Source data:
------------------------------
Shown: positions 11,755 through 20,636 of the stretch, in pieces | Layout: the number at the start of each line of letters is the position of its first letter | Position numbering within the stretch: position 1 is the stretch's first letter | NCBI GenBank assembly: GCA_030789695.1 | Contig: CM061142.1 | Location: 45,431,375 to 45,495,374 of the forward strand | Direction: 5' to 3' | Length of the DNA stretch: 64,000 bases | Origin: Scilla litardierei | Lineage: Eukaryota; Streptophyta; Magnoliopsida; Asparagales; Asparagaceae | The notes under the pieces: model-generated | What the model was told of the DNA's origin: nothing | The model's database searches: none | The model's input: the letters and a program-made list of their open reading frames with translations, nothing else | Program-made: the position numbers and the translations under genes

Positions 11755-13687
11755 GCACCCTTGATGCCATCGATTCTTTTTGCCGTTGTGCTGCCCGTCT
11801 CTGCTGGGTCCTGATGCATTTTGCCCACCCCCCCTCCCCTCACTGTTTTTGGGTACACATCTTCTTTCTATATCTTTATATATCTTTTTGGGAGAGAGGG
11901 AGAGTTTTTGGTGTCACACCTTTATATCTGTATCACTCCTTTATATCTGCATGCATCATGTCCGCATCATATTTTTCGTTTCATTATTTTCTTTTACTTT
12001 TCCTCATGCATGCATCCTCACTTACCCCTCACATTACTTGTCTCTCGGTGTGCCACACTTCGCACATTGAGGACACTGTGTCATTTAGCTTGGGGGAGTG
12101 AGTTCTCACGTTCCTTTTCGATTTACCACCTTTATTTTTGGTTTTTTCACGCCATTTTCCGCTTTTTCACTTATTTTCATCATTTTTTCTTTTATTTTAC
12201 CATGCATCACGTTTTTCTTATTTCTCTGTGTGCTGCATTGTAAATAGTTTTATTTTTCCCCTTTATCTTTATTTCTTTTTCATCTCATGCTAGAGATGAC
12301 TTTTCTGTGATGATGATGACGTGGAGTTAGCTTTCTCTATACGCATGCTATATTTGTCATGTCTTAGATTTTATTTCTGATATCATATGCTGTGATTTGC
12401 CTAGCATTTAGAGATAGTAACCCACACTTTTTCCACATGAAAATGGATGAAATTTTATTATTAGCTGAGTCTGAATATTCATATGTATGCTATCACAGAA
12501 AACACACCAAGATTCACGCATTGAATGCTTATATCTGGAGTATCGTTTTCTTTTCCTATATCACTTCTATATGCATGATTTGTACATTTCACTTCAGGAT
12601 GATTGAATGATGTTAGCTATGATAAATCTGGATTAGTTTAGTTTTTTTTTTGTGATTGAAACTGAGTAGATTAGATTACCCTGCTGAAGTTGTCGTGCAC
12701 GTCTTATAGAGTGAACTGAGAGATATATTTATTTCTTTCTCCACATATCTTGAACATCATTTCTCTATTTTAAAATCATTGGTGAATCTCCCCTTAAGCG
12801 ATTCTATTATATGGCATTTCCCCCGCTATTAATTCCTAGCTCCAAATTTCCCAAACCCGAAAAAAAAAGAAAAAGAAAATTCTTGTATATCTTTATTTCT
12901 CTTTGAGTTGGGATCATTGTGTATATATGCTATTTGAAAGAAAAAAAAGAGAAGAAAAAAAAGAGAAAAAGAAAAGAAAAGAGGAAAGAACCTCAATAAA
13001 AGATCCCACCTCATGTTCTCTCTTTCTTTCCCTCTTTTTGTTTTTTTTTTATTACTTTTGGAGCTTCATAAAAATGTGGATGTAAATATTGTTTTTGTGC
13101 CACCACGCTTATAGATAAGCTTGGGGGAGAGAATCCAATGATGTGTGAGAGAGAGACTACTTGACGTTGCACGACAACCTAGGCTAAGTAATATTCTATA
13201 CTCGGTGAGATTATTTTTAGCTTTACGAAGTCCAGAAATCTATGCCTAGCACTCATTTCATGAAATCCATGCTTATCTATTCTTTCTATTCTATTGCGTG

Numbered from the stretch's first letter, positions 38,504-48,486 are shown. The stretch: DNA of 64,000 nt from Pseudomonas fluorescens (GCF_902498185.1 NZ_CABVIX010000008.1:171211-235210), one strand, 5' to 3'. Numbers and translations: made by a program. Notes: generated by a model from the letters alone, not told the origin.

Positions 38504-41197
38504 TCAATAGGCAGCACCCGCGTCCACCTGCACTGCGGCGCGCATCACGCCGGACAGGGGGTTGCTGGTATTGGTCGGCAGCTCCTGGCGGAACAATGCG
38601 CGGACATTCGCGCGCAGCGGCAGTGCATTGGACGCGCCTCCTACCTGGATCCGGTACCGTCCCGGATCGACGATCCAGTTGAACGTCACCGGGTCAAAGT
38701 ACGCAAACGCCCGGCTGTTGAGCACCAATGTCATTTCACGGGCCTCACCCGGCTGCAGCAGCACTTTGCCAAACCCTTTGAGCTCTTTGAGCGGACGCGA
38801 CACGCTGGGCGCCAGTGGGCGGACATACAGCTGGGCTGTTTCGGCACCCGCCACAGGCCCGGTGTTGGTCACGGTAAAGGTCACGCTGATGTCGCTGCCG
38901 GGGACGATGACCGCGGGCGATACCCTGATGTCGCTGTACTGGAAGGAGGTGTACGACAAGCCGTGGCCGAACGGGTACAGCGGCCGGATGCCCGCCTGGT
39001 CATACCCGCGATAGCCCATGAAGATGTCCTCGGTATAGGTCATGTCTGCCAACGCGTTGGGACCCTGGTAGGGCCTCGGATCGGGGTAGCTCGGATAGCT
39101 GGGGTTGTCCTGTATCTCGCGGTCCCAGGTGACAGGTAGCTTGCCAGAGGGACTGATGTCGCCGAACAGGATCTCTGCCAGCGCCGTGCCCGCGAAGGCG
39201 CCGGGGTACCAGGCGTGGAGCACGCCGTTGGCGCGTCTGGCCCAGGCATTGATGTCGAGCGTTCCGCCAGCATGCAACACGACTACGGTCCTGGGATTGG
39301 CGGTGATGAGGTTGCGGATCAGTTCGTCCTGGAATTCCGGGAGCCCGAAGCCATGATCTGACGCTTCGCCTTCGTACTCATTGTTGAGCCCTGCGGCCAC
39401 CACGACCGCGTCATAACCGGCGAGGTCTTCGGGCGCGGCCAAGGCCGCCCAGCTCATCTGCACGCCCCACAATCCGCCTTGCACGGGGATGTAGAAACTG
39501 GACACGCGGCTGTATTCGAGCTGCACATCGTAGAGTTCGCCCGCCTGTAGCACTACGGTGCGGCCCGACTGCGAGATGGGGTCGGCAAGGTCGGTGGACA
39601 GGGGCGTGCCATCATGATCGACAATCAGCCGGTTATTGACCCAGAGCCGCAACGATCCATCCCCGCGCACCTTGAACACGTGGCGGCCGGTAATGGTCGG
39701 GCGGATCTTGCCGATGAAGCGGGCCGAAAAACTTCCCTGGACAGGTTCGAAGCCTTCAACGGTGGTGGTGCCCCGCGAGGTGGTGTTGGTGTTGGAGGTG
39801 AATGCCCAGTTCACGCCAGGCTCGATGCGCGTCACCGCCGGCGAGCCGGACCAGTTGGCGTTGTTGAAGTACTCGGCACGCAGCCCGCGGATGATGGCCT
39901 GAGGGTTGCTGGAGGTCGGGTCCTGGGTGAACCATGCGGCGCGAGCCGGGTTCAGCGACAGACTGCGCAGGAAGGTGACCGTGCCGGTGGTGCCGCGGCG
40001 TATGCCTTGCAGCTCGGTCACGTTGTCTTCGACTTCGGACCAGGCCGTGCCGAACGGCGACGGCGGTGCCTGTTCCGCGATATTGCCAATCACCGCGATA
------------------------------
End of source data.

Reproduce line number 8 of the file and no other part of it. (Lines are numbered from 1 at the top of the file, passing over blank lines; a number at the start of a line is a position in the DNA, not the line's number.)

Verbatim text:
12201 CATGCATCACGTTTTTCTTATTTCTCTGTGTGCTGCATTGTAAATAGTTTTATTTTTCCCCTTTATCTTTATTTCTTTTTCATCTCATGCTAGAGATGAC